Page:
Cancellation of "household registration" belonging to Chinese who emigrate;reinstating of the "household registration" of an emigre returning to China [CHN4015]

No specific information is currently available on this subject among the sources regularly consulted by the IRBDC. However, please find attached excerpts from two publications which explain how the "household registration" system works. These publications are: "Deviance, Modernization, Rations, and Household Registers in Urban China" by Lynn T. White (pp. 151-169) and Whyte and Parish's Urban Life in Contemporary China (pp. 16-26).

For further information, the IRBDC contacted two noted Canadian Sinologists. According to Professor Jan Walls of Simon Fraser University, the fact of a person's emigration would be entered on the household file and the file would be kept in the local office of the Public Security Bureau (PSB). The file is not destroyed or cancelled. Upon return to the country, the person would report to a neighbourhood committee, a work unit and most likely the PSB as well. This would insure that the household registration was restored in the place of residence of the returning emigre.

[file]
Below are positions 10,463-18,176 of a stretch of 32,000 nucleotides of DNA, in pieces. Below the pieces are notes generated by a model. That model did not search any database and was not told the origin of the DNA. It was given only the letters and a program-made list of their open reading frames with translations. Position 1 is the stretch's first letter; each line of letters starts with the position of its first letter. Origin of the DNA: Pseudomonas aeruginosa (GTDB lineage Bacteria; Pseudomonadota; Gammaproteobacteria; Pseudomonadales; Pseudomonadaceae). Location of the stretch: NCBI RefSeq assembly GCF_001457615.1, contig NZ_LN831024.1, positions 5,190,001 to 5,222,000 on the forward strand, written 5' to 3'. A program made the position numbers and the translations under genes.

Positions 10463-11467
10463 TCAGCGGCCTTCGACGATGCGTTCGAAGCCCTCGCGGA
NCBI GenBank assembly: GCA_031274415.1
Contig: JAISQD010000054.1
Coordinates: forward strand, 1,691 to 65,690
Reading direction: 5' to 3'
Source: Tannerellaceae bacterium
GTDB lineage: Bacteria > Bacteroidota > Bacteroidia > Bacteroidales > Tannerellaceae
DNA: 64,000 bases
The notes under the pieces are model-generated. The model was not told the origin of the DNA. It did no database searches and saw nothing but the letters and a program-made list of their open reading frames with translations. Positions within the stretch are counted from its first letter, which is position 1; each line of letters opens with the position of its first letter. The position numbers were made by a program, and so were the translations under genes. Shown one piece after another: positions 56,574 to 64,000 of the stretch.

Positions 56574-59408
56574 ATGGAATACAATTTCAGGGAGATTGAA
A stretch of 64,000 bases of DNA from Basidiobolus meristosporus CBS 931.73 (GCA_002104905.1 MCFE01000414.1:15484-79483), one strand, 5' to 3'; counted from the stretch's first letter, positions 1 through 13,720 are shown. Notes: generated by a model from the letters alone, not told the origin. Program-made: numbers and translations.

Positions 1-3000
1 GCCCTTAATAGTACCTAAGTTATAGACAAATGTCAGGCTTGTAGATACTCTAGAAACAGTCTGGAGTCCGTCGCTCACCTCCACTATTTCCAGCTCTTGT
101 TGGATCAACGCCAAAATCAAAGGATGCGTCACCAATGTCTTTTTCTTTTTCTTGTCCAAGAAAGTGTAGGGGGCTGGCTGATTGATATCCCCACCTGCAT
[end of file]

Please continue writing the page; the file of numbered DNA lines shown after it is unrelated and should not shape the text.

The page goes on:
According to Professor Hugh Johnson of the University of British Columbia, who has previously carried out primary research with the use of the household registration ledgers, when a student, for example, goes abroad the household registration is not surrendered. The Local PSB will be advised that this person is abroad for officially-sanctioned reasons. But in actual emigration, the registration is terminated in the sense that "left the country" is marked in the ledger books. This step has some significance, because for a peasant, any land holdings are reallocated while in the case of a city dweller, access to subsidized food is cut off. Professor Johnson further added that a lapse in the household registration, such as in the case of a Chinese person who emigrated and then returned to China, would not be a big issue because the registration can in most cases be easily re-established. The only time a person is actually struck off the ledger is in the case of death. Professor Johnson further pointed out that the registration ledgers may not always be current, and he has observed ledgers which are out of date.

The information provided by these two sources cannot currently be corroborated by the IRBDC.

Lynn T. White III, "Deviance, Modernization, Rations, and Household Registers in Urban China", in Amy Auerbacher Wilson, et. al., Deviance and Social Control in Chinese Society, (New York: Praeger Press, 1977), pp. 151-169.

Martin King Whyte and William L. Parish. Urban LIfe in Contemporary China (Chicago: University of Chicago Press, 1984), pp. 16-26.